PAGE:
Fast forward another half a year, and I now have C. Peace, 'The Master Criminal'. This actually a reprint of a 1913 book in the obscure series 'Pearson's Celebrated Crimes', and so are H.L. Adam's three instalments: Burke & Hare, Pritchard and Penge Mystery. Does anybody have a full set of the Mellifonts, and does anybody have any of Pearson's Celebrated Crimes, at least eight volumes,1912-3?

                Comment


                • #23
                  Originally posted by Jan Bondeson View Post
                  Fast forward another half a year, and I now have C. Peace, 'The Master Criminal'. This actually a reprint of a 1913 book in the obscure series 'Pearson's Celebrated Crimes', and so are H.L. Adam's three instalments: Burke & Hare, Pritchard and Penge Mystery. Does anybody have a full set of the Mellifonts, and does anybody have any of Pearson's Celebrated Crimes, at least eight volumes,1912-3?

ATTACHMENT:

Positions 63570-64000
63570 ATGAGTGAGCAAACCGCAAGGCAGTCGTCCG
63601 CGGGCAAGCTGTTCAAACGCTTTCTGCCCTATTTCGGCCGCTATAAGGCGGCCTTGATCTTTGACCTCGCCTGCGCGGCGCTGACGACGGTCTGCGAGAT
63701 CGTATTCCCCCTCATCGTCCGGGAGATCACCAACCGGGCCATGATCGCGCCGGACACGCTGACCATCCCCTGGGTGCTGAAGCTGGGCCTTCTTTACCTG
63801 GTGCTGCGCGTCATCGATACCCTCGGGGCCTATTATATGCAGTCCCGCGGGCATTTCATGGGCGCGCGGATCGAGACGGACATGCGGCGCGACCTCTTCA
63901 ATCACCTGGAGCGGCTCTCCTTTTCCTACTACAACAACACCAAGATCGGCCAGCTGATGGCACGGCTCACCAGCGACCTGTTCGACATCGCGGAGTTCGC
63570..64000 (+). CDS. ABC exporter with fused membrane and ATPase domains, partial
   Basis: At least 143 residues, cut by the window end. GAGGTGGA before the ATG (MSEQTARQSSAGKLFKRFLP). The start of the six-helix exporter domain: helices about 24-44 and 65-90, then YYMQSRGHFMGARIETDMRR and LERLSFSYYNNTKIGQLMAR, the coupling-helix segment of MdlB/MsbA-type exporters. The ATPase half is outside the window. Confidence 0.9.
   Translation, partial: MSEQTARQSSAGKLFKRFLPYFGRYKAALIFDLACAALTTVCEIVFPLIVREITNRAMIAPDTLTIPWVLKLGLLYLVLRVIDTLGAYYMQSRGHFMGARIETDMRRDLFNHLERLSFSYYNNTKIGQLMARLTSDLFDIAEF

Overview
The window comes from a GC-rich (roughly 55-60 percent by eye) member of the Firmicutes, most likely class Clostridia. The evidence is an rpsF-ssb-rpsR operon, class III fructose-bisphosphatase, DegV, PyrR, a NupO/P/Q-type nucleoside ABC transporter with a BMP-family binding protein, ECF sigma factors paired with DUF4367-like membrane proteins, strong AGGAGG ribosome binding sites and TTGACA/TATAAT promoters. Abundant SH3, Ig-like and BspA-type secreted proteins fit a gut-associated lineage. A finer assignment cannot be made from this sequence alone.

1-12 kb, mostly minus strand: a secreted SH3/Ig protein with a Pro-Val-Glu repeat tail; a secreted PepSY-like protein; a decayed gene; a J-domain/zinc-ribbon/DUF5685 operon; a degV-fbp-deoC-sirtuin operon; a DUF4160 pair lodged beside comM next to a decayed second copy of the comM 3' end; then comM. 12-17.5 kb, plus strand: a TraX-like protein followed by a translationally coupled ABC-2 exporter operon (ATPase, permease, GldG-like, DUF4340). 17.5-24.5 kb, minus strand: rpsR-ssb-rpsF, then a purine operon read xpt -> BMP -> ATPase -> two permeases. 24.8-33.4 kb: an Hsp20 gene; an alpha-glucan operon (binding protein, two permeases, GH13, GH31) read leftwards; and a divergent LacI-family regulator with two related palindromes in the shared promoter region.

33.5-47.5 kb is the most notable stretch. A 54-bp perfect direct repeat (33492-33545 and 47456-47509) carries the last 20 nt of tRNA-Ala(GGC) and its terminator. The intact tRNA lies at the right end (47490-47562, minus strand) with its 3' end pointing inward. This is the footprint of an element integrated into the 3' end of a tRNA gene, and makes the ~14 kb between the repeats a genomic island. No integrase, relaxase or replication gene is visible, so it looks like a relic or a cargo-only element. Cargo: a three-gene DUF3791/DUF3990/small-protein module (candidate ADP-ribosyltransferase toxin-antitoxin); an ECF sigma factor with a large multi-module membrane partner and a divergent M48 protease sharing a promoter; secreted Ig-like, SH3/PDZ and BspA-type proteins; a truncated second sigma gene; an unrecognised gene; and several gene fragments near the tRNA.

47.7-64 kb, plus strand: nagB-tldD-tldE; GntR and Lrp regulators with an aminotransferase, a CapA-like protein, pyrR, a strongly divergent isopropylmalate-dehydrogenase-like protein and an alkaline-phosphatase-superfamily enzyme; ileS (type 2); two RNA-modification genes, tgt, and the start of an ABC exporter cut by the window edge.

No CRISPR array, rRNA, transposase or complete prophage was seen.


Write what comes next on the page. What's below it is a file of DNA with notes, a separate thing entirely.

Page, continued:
I am just going off the top of my head and can check proper when I get home. But were the Pearsons Celebrated Crimes also published in a newspaper/magazine? The name Ladbroke Black is screaming at me. So if so the British Library may have copies? The name Pearson would I believe be in the title.

                  Rob

                  Comment


                  • #24
                    I live just outside Edinburgh nowadays and The National Library of Scotland have Adam's 'Burke & Hare' and 'Penge Mystery' in Pearson Publisher's Celebrated Crimes series (1912-3), which I have verified are identical to his two Mellifont books with the same titles, which I have myself. 'Pritchard the Poisoner' of 1913 is held by the British Library, but I have no doubt it is identical with the Mellifont title with the same name

                    Comment


                    • #25
                      Hi Jan,

                      Many of Woodhall's Mellifont Press titles often turn up on Amazon or Abebooks, although prices can vary considerably.

                      Loretta Lay (always worth checking with) stocks many rare books on true crime.